Warrick Dunn knows the best attribute for a running back is his vision, the ability to find cracks of daylight in a pile of collapsing bodies. But whenever he played the Bucs as a member of the Falcons, Dunn would particularly be on the lookout for heat-seeking safeties Jermaine Phillips and Tanard Jackson. In addition to shrinking the arms and the will of receivers who venture over the middle of the field, Phillips and Jackson — the Tampa Two — love to take a running start from the depths of the secondary and slam into unsuspecting ball carriers. "I knew Phillips was going to come down like a cannon and take his shots," Dunn said. "You always wanted to be aware of where he was and be prepared. Playing against Tanard, it wasn't like he was gunning for you every play. But when he had a chance to unload, he did it. "You knew they were around. If you get past the first level (of defense), we would tell our guys, 'Whatever you do, look out for those safeties. Sometimes, you never see them coming.' " Safety. The very name of the position elicits a feeling of caution and security. But that's not the way the position is played in Tampa Bay. Phillips, a seventh-year pro from Georgia, is the leader of a three-headed rotation that includes second-year pros Jackson and Sabby Piscitelli.
Phillips, 29, leads the team in tackles with 19. Jackson, 23, an All-Rookie performer last season, is second with 15 tackles and has a team-leading four passes defensed. Piscitelli, 25, spent his rookie year on injured reserve with a broken foot but is making up for lost time. A ball magnet during his career at Oregon State, Piscitelli recorded his first career interception last week against the Falcons and recovered a fumble (a play that was negated by a penalty).
Nowhere in the NFL will anyone likely bump into two — let alone three — more physical and versatile safeties.
"I think that sets the tone for the game when you can come down and lay somebody out," Phillips said. "I think it ignites the defense, for one, and it lets the offense know they're going to be in for a long day. As a secondary, we feel like we drive the bus from the back. We feel like if we can get this thing going and get everybody fired up and going into the right direction, we can have a great day.
"It's just a mentality: Somebody's going to get knocked out. If it's not me, it's him. Somebody's going to feel it, if not both of us. You can't be scared. It's definitely not a position for somebody who's scared or has a little bit of that baby in them. I think what you see in me, Tanard and Sabby is we don't have that. We just go out there and sacrifice our bodies any way possible."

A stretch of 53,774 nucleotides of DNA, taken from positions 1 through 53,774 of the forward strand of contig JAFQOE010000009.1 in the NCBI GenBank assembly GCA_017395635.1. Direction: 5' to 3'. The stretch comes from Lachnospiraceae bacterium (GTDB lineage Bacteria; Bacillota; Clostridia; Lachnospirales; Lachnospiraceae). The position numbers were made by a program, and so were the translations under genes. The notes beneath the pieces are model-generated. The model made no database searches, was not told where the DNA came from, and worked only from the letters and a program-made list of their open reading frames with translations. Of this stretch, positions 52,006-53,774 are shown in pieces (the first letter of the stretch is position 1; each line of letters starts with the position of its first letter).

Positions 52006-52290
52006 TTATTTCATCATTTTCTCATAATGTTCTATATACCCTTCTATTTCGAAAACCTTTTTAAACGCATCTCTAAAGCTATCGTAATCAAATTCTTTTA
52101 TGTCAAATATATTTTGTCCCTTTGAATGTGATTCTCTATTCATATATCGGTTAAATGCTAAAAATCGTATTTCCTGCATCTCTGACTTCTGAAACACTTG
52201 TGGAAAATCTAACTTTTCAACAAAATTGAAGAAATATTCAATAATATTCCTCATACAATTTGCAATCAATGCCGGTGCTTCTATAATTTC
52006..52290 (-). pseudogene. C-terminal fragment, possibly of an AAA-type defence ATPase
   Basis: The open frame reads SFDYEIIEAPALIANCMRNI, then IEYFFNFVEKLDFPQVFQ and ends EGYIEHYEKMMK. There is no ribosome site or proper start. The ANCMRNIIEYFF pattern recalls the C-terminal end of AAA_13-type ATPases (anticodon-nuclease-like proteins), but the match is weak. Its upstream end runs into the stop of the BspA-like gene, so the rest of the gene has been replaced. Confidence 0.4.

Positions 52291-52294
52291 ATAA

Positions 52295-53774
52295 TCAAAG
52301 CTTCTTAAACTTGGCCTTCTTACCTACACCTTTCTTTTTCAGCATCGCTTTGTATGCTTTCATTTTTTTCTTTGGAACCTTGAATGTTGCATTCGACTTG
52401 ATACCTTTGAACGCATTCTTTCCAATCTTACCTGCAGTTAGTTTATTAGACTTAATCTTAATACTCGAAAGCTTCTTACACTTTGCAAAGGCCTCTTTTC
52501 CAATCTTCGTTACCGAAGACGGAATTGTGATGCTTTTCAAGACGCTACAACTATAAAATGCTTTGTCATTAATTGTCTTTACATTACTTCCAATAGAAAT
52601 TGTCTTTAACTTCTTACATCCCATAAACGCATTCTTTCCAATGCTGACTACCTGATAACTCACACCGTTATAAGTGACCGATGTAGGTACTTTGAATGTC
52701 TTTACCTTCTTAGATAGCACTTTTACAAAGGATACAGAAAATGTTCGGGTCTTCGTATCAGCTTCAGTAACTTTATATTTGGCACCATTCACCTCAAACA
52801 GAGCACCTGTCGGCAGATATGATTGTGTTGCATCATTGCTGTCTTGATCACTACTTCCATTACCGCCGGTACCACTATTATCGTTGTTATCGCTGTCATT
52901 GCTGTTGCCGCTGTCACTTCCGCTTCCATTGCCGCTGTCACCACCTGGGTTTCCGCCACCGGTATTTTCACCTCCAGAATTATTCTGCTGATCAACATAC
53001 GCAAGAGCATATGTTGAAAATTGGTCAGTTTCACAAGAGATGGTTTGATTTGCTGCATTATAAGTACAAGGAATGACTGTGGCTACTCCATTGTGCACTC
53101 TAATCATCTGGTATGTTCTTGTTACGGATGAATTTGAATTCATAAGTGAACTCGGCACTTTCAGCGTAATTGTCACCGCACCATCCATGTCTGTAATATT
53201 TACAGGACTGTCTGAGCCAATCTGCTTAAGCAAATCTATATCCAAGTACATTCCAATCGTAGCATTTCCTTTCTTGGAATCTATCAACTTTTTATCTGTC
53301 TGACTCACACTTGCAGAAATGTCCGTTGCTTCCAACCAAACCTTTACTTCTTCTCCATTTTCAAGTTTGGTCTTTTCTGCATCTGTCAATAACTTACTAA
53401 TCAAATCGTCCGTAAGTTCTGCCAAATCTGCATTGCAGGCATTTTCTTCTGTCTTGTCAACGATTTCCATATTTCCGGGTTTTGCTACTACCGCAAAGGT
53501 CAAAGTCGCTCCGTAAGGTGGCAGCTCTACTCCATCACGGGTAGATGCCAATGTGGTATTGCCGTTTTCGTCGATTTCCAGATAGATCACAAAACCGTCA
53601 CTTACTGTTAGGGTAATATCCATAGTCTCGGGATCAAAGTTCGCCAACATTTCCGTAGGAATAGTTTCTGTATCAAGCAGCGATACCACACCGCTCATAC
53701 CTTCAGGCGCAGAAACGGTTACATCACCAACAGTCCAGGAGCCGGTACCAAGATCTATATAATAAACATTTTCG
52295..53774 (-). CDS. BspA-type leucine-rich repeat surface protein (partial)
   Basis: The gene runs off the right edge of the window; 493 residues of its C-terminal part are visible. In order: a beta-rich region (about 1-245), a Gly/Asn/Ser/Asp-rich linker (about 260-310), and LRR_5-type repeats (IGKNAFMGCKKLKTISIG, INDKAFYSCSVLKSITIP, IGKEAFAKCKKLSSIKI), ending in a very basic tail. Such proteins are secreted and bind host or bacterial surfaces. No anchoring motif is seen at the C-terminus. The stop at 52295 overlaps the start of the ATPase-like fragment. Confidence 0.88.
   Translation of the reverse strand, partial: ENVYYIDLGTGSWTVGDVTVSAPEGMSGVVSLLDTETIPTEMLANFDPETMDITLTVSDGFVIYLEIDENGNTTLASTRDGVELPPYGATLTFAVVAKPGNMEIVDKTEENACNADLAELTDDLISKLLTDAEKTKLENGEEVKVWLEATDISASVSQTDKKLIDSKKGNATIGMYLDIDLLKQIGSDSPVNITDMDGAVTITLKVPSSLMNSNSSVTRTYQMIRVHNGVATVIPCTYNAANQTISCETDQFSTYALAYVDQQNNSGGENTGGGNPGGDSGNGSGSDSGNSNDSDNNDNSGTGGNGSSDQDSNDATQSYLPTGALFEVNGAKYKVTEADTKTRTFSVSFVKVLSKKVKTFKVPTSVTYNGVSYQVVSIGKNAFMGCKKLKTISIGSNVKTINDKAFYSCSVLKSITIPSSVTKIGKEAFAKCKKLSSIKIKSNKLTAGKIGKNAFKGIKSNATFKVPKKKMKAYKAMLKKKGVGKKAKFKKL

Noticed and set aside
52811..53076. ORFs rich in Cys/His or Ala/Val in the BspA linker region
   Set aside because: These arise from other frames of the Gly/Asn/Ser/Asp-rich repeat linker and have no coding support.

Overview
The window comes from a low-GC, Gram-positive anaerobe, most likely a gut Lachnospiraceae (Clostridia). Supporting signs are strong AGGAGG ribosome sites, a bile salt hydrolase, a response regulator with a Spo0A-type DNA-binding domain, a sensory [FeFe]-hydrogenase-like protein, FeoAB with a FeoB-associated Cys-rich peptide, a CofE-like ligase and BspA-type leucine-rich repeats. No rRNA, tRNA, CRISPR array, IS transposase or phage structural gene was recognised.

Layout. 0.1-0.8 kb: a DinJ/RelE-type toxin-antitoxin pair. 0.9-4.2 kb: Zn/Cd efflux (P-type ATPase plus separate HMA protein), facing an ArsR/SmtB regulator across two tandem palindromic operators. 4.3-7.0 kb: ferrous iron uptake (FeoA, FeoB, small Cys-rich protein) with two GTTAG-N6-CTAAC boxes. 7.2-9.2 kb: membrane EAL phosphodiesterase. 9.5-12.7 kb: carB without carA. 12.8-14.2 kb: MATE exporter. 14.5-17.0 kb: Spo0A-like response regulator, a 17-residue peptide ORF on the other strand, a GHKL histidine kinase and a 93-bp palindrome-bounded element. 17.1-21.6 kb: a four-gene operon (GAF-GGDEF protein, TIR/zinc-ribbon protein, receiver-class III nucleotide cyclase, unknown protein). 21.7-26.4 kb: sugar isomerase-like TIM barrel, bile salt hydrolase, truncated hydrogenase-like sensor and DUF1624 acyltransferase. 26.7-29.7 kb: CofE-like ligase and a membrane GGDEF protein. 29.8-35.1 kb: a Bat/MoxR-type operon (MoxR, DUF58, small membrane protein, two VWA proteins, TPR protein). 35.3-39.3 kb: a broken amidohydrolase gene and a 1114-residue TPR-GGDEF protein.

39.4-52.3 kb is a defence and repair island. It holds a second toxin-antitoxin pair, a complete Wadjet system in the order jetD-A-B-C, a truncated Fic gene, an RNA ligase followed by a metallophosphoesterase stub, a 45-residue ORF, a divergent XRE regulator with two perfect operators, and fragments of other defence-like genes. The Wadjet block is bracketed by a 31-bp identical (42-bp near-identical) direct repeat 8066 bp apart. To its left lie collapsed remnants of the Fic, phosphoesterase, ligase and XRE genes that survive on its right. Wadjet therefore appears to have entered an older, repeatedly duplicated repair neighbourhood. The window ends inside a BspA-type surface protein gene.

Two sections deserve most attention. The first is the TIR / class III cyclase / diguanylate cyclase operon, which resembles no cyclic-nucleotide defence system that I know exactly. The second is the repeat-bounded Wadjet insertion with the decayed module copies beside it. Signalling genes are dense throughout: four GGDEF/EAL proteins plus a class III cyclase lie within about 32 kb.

Any discussion about Bucs safeties has to include their rich history at the position, particularly players such as John Lynch and Dexter Jackson. When Phillips was a rookie on the Bucs' 2003 Super Bowl team, he spent part of the offseason at Lynch's home in San Diego, working out and becoming an apprentice.
Phillips will become a free agent at the end of the season and knows his replacement arrived last year in Piscitelli, just like Will Allen was forced to step aside for Jackson.
"I'm just trying to pass the buck like Lynch and Dexter and all those guys did me," Phillips said. "I want to prepare them so when my time is up here, they can carry on and the mission continues. Like I told them, that's going to be the face of our franchise for years to come.
"I think it's just selflessness. You're going to help your teammate be the best that he can be. If he ends up replacing you, then you know you've done your job and you can move on someplace else, like Lynch helped me with my hitting and my defense and Dexter with different things. Those guys didn't care that I was behind them. … We're trying to win, we're trying to keep the tradition alive, trying to keep it going. That's what is more important."
Defensive backs coach Raheem Morris knows something about tradition. Morris, 32, joined the Bucs in 2002 as an assistant to Mike Tomlin, who has moved on to become coach of the Steelers. Like Tomlin and Herm Edwards before him, Morris should be on the fast track to becoming a head coach in the NFL after directing the league's No. 1 pass defense in 2007.
Morris has a unique perspective on his safety triplets.
On the 6-foot-2, 220-pound Phillips: "He's still a barnyard bully. Flip goes out every day and he's the enforcer. He enforces the push-ups in the room, he enforces the discipline, he enforces everybody studying and being on the details. He's still the barnyard bully.
"If people see his work ethic and the extra stuff he does before practice, during practice and after practice and in the meeting room — doing sit-ups while listening to me — you can't help but like the guy and follow the things he does. He's great for those young safeties."
On the 6-foot, 200-pound Jackson: "T-Jax is kind of the quiet assassin. He doesn't say much. Sneaky smart, real aware. Believes he can make every break on the planet until somebody proves him wrong. On game day, he's the fastest person on the field, and that's kind of his role. He loves doing it."
On the 6-foot-3, 224-pound Piscitelli: "Sabby is the young up-and-comer. He's kind of the tweener guy. He's kind of a big stud like Flip; he's got similar movement to T-Jax. He's got real good ball skills like Ronde (Barber). And now, he's starting to put it all together. Starting to calm down, play fast, play physical. … When you get those three guys playing in combination, it is kind of sweet to see."
Unless, that is, you're the ball carrier with your head on a swivel.
"How we play determines a lot of times whether we win or lose," Jackson said. "And that's for real."
Sunday, September 21, 2008, Section X